This final rule also revises the tables at § 679.20(a)(12)(i)(A) and (B) to change the seasonal allowance of Pacific cod for trawl CVs in the WGOA and the CGOA. For both the CGOA and the WGOA, the A season allowance increases by approximately 4 percent while the B season allowance decreases by approximately 4 percent.
VI. Response to Comments
NMFS received 35 comment letters on the proposed rule and the NOA which contain 13 unique comments. Two of these comments were not relevant to the content of this rule and were not addressed. NMFS has summarized and responded to the remaining 11 unique comments below. The comments were from individuals and industry representatives representing trawl fishermen from the CGOA and WGOA.
Comment 1: Amendment 109 will benefit the community, processors, and the trawl fishermen. Combining the pollock A and B seasons will increase economic value by extending the period of time fishermen have access to the valuable pollock roe fishery. Combining the A, B, C, and D seasons into two seasons will increase fish processing efficiency and reduce processing costs.
Response: NMFS agrees. The final rule and Section 22.214.171.124.1 of the Analysis describe inefficiencies with status quo management which can result in time gaps between the A and B seasons and between the C and D seasons. The Council and NMFS acknowledge that these time gaps between seasons create operational inefficiencies and increase costs compared to a continuous fishery. This final rule combines the A and B seasons and the C and D season, thereby reducing the occurrence of time gaps in the fishery.
Comment 2: Several commenters expressed support for the implementation of the regulatory amendment to combine the pollock A, B, C, and D seasons in the WGOA. They believe that this action will help provide increased benefits in pollock roe harvest, reduce mandatory stand downs between season closures, and reduce catch of Chinook salmon PSC.
Response: NMFS agrees. In recommending this action, the Council noted their intent in modifying the seasons or seasonal allocations of pollock and cod was to increase fishery yield, particularly for roe quality and quantity of pollock, increase management flexibility, and potentially decrease PSC. The Council's rationale for this recommendation is described in Section 2.6 of the Analysis.
Comment 3: One commenter expressed support for the proposed changes to the pollock fishery for several reasons. First, the proposed changes will improve efficiency and reduce operating costs for processors and fishing vessels since there will be less stop and go due to end of season stand downs. Second, combining the seasons gives fishermen the opportunity to manage the fisheries better and for maximum value from pollock (increased roe fishery). The commenter notes that in the WGOA, fishermen have often successfully negotiated voluntary stand downs within seasons to maximize harvest. However, these voluntary stand downs are never guaranteed because everyone needs to agree in order for them to work. Combining the seasons would remove two instances each year when these stand downs would have to be arranged (since there will only be two seasons). Third, the proposed changes will reduce bycatch of Chinook salmon in the WGOA C/D seasons. Fourth, starting the new B season on September 1 gives processors and fishermen a better transition time between salmon and pollock. Six less days for the combined C/D season should not have significant impact on the bottom line.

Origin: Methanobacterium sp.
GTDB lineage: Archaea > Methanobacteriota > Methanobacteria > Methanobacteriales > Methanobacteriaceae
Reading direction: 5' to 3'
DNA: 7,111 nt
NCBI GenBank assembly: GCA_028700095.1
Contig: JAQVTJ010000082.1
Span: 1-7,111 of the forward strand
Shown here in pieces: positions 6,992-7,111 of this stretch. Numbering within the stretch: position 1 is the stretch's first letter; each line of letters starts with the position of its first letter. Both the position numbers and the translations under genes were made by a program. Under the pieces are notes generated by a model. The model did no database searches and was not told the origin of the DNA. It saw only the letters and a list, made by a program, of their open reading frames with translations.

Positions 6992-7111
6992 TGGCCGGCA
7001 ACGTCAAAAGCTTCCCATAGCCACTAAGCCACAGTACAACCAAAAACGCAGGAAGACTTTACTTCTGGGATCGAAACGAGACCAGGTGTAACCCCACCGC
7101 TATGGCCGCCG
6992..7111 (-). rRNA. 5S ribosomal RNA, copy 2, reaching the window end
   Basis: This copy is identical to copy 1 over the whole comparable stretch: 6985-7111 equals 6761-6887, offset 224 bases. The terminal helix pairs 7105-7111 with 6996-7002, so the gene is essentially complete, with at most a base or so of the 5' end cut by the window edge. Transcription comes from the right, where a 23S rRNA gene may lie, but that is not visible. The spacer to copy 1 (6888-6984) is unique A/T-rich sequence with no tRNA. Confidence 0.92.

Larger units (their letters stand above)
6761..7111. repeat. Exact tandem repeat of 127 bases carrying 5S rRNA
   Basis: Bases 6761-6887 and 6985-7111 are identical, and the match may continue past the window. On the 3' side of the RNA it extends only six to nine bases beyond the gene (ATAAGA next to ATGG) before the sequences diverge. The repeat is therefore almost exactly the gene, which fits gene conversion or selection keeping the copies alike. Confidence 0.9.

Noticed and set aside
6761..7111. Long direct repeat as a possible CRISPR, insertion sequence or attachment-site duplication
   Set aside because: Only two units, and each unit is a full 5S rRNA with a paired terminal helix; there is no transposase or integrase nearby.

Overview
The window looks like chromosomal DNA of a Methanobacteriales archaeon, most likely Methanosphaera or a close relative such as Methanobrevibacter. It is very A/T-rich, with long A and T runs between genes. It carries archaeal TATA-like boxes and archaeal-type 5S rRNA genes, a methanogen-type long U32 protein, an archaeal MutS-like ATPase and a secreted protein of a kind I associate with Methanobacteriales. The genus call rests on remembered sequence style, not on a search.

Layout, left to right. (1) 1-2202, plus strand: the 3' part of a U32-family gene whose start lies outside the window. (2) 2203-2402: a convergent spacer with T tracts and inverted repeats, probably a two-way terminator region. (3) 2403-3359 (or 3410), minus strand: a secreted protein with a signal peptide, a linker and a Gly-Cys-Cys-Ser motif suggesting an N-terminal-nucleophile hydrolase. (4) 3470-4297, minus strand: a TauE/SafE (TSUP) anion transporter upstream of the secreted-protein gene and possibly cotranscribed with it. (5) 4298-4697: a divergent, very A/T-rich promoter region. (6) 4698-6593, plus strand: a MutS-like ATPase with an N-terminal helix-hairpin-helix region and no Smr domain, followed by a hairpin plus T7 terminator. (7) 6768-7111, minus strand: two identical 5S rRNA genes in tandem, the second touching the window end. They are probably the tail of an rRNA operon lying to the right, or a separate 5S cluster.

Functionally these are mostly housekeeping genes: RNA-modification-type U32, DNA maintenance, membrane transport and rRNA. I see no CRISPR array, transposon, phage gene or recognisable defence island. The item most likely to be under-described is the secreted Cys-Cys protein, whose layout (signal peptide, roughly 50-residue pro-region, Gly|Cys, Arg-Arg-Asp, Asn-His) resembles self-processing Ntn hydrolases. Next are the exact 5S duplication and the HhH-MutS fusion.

Response: NMFS acknowledges this comment. This final rule implements the Council's intent to increase fishery yield, particularly for roe quality and quantity of pollock, increase management flexibility, and potentially decrease PSC. The Council's rationale for this action is described in Section 2.6 of the Analysis.
Comment 4: Several commenters expressed support for the increase in apportionment of the A season Pacific cod trawl sector. They feel this will reduce bycatch and leave less fish unharvested in the B season, particularly in the WGOA.
Response: NMFS acknowledges this comment. In recommending Amendment 109, the Council noted that more Pacific cod TAC for the trawl CV sector in the A season could provide additional opportunity for harvest of Pacific cod when fish are aggregated and when the fleet and processors are more heavily engaged in the fishery. This is described further in Section 4.6.4 of the Analysis.
In recommending Amendment 109, the Council also considered impacts on bycatch and noted that this action could reduce interactions with PSC in the Pacific cod fishery. The Council's rationale for this action is described in Section 2.6 of the Analysis.
Comment 5: Combining CGOA pollock A and B seasons would result in substantial increases in Chinook salmon bycatch. Current bycatch avoidance strategies, such as voluntary stand downs from fishing, are contentious at best. It is a distinct and real possibility that the Chinook salmon PSC cap could be completely exhausted within a combined A and B season, leaving pollock stranded in the water during the fall months.